Cyprus Mail
CM Regular ColumnistOpinion

A stubborn refusal to accept the truth

Vassos Lyssarides, among those holding fast to the official version of 1963-64

By Loucas Charalambous

A DOCUMENTARY, broadcast by the CyBC on March 3, that did not subscribe to the official version of the bi-communal clashes of 1963 sparked a hostile reaction by some of our super-patriotic countrymen.

The reaction was to be expected. For decades these critics of the official version had been watching Vassos Lyssarides, Nicos Koshis, Christodoulos Christodoulou and other self-styled captains of the ‘Akritas organisation’ speaking on TV programmes about their heroic feats of the time, and these captains would never accept the telling of painful truths.

They resort to a rather simplistic line of argument, going back to the EOKA period so they can blame TMT, the Turkish Cypriot paramilitary organisation that opposed the struggle for Enosis; they cite Turkish documents and strategy plans. Yet these facts are not disputed by anyone, not even the Turkish Cypriots.

If you ask Turkish Cypriots why they were organising themselves, you will probably get the same explanation I was given when in 2003 I asked a Turkish Cypriot who had been an officer in the Cyprus police force. This is what he said: “What should we have done? Your policemen, when we finished work at the station, would take their guns with them when they left. We would hear one say to the other, ‘don’t forget your gun because we have training in the afternoon’.”

I recommend to those who did not like the contents of the CyBC show, to take the time to read our side’s documents and plans of that time. They are very interesting and quite entertaining as they considered the crushing of any Turkish reaction as foregone conclusion.

Yet they don’t deal with the substance of the issue. What is it? Regardless of what happened before, at some point we signed agreements for the establishment of a state that came into being in August 1960. Who dissolved this state? Was it not Archbishop Makarios who, immediately after its establishment, started working at the scrapping of the agreements despite Turkey’s opposition and Greece’s warnings? Greece in fact had been urging him since April 1963 to stop the brinkmanship.

Was it not Makarios who refused to implement the provision for separate municipalities, a provision he had insisted was included in the original agreements despite Greece’s objections? Was it not Makarios – the head of state – who was subverting the state in the foolish way described in the Akritas plan of which he was the ‘invisible leader’ according to Koshis and Christodoulou?

And who had sparked the armed conflict at Christmas 1963? The Turks? Was it not interior minister Polycarpos Yiorkadjis who instigated it, by giving orders for the placing of a bomb at the bust of Markos Drakos, 18 days earlier? Former officer, Takis Chrysafis testified that he heard Yiorkadjis giving the order.

Consequently we cannot claim that the explosion was an “alleged (Greek Cypriot) provocation” as someone wrote. The truth is that the Turkish side did not take action aimed at the dissolution of the state, it let us do it. And what TMT or we did five years earlier is beside the point. This is the substance of the whole issue and it makes me wonder what purpose is served by our stubborn refusal to accept the truth.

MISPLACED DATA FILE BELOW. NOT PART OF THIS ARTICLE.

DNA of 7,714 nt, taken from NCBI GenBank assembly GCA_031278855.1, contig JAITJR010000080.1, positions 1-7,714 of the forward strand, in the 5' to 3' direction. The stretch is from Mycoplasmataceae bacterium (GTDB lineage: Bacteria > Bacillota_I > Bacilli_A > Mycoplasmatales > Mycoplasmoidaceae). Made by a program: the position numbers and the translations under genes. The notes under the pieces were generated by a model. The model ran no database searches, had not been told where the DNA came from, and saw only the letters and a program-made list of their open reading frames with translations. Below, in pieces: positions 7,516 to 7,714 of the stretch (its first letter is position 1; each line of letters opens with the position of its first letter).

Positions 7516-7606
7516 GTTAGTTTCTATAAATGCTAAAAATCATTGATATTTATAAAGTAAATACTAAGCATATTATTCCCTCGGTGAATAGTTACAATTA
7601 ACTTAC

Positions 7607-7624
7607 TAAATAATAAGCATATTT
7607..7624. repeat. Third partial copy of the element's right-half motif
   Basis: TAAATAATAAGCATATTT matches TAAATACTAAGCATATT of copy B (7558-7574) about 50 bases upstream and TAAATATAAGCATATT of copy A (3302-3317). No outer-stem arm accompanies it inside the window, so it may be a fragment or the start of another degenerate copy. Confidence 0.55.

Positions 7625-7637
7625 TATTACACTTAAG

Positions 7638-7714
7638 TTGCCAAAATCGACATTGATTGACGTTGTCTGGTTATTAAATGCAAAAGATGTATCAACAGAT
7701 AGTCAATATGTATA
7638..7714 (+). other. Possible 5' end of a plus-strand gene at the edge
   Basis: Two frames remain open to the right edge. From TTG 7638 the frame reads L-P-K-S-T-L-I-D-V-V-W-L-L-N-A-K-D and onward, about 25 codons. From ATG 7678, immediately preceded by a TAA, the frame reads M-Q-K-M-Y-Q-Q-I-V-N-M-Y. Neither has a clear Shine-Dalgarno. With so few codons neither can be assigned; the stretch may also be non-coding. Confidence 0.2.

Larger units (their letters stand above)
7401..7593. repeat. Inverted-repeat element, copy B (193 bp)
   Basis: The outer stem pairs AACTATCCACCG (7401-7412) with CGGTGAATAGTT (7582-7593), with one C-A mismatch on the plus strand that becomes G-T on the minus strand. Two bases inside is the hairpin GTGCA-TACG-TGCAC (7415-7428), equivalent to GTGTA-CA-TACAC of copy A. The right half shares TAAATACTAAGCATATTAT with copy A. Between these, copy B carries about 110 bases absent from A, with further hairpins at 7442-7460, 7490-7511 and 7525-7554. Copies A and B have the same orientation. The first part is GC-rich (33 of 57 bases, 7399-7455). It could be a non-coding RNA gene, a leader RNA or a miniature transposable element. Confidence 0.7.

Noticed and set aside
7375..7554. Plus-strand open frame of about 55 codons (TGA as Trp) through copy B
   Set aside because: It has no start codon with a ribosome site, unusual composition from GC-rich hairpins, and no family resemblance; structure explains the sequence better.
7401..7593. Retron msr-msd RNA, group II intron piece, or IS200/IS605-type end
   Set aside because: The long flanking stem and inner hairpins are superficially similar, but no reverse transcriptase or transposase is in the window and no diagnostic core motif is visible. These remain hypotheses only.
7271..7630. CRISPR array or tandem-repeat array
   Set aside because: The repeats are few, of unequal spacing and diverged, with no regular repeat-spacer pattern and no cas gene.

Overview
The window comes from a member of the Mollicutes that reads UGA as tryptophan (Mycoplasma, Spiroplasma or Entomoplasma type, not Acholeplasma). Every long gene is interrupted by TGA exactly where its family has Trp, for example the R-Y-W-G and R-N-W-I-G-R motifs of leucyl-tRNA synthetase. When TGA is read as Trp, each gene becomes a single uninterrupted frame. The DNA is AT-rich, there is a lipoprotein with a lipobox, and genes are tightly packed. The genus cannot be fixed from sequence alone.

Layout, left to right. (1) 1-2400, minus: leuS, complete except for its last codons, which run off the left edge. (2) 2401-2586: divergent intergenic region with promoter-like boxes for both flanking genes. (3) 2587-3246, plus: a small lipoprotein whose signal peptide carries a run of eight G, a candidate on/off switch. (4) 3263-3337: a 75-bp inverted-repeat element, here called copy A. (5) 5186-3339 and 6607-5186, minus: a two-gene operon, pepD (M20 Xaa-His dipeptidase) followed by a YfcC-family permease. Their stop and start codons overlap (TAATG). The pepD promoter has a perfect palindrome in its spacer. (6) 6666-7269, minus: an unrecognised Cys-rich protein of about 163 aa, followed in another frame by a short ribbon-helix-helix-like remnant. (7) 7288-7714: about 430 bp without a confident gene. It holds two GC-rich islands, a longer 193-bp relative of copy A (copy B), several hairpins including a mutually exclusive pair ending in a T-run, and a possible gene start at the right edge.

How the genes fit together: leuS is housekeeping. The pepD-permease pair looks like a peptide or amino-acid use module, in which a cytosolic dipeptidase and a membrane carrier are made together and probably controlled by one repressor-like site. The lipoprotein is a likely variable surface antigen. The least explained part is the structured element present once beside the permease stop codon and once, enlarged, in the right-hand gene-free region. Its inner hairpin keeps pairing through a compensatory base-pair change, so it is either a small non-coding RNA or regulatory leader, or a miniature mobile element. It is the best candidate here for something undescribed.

One of the arguments used by the leaders of Akritas is the following: How could we have started the armed conflict considering we had very few guns while the Turks were armed to the teeth? This merits two answers.

First: we were both incompetent and irresponsible if we could be preparing, for two years, for armed conflict and when the time came for the fighting we realised we did not have any weapons. What sort of military organisation was this? Lyssarides was not exaggerating when he said that after the first gun-shots its members ran away.

Second: on January 21, 1964, the Swiss head of the Red Cross mission in Cyprus that was searching for missing persons said that 25 Greek Cypriots and 250 Turkish Cypriots had been reported as missing to his mission. How did we manage, without guns, to cause the disappearance of 250 Turkish Cypriots, while the much better armed Turks only managed one tenth of that number of Greek Cypriots.

One supporter of the Akritas plan proposed an excellent idea for achieving reconciliation. The Turkish Cypriots, he said, should find the courage to apologise to the Greek Cypriots and ask for forgiveness “if they really mean it when they say they want to live in peace with us.”

I agree. It is a wonderful idea and I have personally started putting it into practice asking my Turkish Cypriot friends and acquaintances (I have many) to apologise to us. In fact I have even been asking them to apologise for the placing of the bomb at the Marcos Drakos statue, because this is also a demand of the friend who came up with the idea.

I know it may sound strange, but many Turkish Cypriots promised that for the sake of peace, they would even apologise for the bomb.

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